School officials urge parents to halt free 'Jesus lunches'

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MIDDLETON, Wis. (AP) — School administrators are asking parents to stop hosting free lunches accompanied by discussions about Christianity outside a high school in Middleton, citing legal concerns.

A handful of parents have been organizing the noontime meetings, which students call "Jesus Lunches," outside Middleton High since 2014. As the meetings grew, organizers moved them to Fireman's Park across from the school.

Superintendent Donald Johnson and Principal Stephen Plank emailed the parents this week asking them to end the lunches. They say the district leases the park during school hours, so its rules apply. That includes rules about food safety and food preparation, food allergy procedures and visitor policies.

"We believe that religious or political events do not have a place in our school or on our campus, except when sponsored by a student group in accordance with our rules, which require prior approval," the email said. "In addition, many students have conveyed to us their concern about a group offering free food to incentivize participation in a religious event on campus."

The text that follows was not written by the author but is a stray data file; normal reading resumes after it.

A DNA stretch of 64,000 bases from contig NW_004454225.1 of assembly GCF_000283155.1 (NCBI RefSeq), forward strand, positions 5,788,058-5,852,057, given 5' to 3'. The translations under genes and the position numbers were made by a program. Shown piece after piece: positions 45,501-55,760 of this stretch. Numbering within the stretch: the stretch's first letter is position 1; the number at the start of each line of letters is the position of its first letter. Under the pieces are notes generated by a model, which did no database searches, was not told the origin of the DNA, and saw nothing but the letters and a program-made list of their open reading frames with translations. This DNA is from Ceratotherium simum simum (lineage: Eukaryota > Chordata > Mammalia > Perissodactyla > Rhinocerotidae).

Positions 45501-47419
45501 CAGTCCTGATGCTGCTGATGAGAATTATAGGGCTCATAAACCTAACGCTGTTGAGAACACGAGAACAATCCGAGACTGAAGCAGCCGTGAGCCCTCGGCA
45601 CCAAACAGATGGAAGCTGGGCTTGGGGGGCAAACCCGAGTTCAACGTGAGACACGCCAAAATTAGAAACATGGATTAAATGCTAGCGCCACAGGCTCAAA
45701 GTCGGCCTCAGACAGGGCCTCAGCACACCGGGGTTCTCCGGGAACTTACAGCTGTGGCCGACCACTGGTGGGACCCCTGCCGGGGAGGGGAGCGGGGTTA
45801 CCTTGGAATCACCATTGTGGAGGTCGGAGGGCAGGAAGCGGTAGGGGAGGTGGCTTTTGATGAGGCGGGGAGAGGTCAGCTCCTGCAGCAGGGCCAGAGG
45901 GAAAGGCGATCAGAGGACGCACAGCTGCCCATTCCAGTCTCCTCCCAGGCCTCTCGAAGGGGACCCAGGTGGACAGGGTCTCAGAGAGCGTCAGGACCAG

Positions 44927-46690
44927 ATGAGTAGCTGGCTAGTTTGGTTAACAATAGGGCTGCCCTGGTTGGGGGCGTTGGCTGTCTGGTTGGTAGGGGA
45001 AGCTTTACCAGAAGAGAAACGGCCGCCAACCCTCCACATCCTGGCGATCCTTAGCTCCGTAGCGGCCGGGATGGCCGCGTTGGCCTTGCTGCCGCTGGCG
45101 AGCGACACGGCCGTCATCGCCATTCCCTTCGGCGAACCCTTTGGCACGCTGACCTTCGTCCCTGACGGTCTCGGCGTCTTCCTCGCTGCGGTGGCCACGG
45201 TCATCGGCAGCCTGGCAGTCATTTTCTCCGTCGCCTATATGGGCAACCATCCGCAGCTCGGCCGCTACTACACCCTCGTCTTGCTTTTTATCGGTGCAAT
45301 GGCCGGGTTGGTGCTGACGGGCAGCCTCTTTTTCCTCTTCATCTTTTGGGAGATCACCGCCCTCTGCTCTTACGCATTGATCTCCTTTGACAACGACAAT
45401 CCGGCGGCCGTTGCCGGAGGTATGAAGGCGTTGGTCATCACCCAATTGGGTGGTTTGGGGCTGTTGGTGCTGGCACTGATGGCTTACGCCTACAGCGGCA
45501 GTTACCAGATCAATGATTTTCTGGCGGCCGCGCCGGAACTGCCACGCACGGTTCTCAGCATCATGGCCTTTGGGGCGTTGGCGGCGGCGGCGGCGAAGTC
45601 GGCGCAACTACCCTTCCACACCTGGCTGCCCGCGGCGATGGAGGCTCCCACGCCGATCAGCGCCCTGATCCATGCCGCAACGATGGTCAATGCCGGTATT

A statement from organizers provided by parent Beth Williams said the group is legally allowed to gather at the public park, which is accessible to everyone for the purposes of assembly and free speech, the State Journal ( ) reported.

"Fireman's Park, a public park owned by the city of Middleton, remains accessible to everyone in the public for the purposes of assembly and free speech," the statement said. "By law, the lease agreement between the city and the school district of Middleton does not privatize the park."

The school officials' email to parents said organizers have threatened legal action against the school district.


Information from: Wisconsin State Journal,

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